A Louisiana official says he is all right after staying in a hotel less than a mile from the deadly mass shooting on the Las Vegas Strip.
Authorities report that 64-year-old Stephen Paddock opened fire Sunday night on a crowd at a country music concert from the 32nd floor of the Mandalay Bay hotel, killing more than 50 people and wounding more than 500.
"This is a tough town to be in right now," said Ronnie Jones, chairman-at-large of the Louisiana Gaming Control Board.
"It reminds me of how we all felt after 9/11. Las Vegas is just a town of great excitement and energy and it's been different the last two days, as it should be.
"It's shaken this community to its core."
Jones said he was in Las Vegas with other regulators for the 2017 Global Gaming Expo, an international gaming trade show and conference organized by the American Gaming Association and Reed Exhibitions.
"I had just checked into the hotel and was unpacking and turned the TV on. And within two minutes, whatever it is I was watching, they had gone live to the Strip."
After watching the horrifying shootings unfold, Jones said he immediately began contacting others from Louisiana.
"There were some other people from Louisiana here, and I sent a text out to all of them telling them there was an active shooter, they needed to find a safe place," he recounted.
"Everybody had gone back to their hotel anyway, so none of the people from Louisiana affiliated with this trip was on the street when it happened, which is good."
The massacre in Las Vegas is the deadliest mass shooting in modern American history.
The American Gaming Association and Reed Exhibitions posted the following statement on the expo's website:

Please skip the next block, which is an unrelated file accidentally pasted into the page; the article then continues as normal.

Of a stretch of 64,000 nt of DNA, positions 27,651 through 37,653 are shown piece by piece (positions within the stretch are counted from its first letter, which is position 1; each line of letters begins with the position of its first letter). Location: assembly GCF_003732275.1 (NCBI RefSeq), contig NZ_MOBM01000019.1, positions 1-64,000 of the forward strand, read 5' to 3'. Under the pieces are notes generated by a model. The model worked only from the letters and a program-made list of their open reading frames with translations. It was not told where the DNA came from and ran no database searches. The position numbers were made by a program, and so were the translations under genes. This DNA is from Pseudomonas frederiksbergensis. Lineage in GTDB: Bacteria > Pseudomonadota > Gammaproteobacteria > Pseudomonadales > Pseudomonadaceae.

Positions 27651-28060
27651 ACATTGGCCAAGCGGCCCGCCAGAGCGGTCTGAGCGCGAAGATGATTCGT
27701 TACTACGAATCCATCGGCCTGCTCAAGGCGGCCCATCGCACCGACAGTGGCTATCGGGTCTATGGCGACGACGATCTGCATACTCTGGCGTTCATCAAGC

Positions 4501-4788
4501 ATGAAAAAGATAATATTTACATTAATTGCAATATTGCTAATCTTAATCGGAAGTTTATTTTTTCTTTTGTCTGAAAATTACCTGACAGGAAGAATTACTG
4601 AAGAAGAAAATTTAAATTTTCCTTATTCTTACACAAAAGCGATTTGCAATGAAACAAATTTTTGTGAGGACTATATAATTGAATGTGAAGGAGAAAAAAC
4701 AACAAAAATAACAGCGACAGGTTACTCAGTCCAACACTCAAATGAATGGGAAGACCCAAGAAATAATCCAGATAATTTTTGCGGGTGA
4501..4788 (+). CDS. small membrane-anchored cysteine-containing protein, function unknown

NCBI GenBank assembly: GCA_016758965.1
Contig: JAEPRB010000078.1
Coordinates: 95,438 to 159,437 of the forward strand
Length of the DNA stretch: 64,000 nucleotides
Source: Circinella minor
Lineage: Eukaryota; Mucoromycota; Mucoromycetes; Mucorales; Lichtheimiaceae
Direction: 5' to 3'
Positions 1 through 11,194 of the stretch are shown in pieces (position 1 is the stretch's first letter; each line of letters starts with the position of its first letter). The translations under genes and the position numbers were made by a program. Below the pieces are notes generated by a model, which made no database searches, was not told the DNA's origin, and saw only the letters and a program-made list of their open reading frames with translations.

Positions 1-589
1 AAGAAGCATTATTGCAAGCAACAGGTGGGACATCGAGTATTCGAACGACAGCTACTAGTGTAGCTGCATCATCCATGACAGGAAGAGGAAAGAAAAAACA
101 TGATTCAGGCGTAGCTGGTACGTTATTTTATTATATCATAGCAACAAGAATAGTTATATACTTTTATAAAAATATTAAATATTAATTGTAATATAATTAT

Jones said he and regulators from other states already were conducting forums about security and licensing when this deadly shooting occurred.
He also mentioned the training that Louisiana State Police have conducted with some Shreveport-Bossier City casinos.
"We have a small group of us. They call it the Big 5. It's Louisiana, Nevada, New Jersey, Pennsylvania and Massachusetts," Jones explained.
"The last meeting we had, I brought up the issue of security and how the state police in Louisiana have been conducting active shooter drills at the properties throughout the state. And there was a lot of discussion about how to keep casinos and casino properties safe," he said.
"It was just ironic, I guess, that on the evening that we're all coming back in to meet again, we see that we can't always keep everybody safe all the time, unfortunately."
Other states have expressed interest in learning about the training Louisiana State Police provide, Jones said.
"I want to recognize state police and the work they've done. They do incredible work. In fact, a couple of the regulators yesterday want state police to come visit their state."
Based on the briefings in which he's participated, Jones said, there's no evidence to suggest that the shooting was related to the Mandalay Bay hotel-casino.
"Having taught a class on terrorism at the graduate level at the University of Louisiana, one of the things that we talked about in there is that, in a terrorist event, if people are talking to each other, they leave a trail behind. It can be monitored," he said.
"But if you have a lone wolf, a person, one person who's determined to try and kill and hurt other people, if there's no pre-indicators, there's no way to stop them."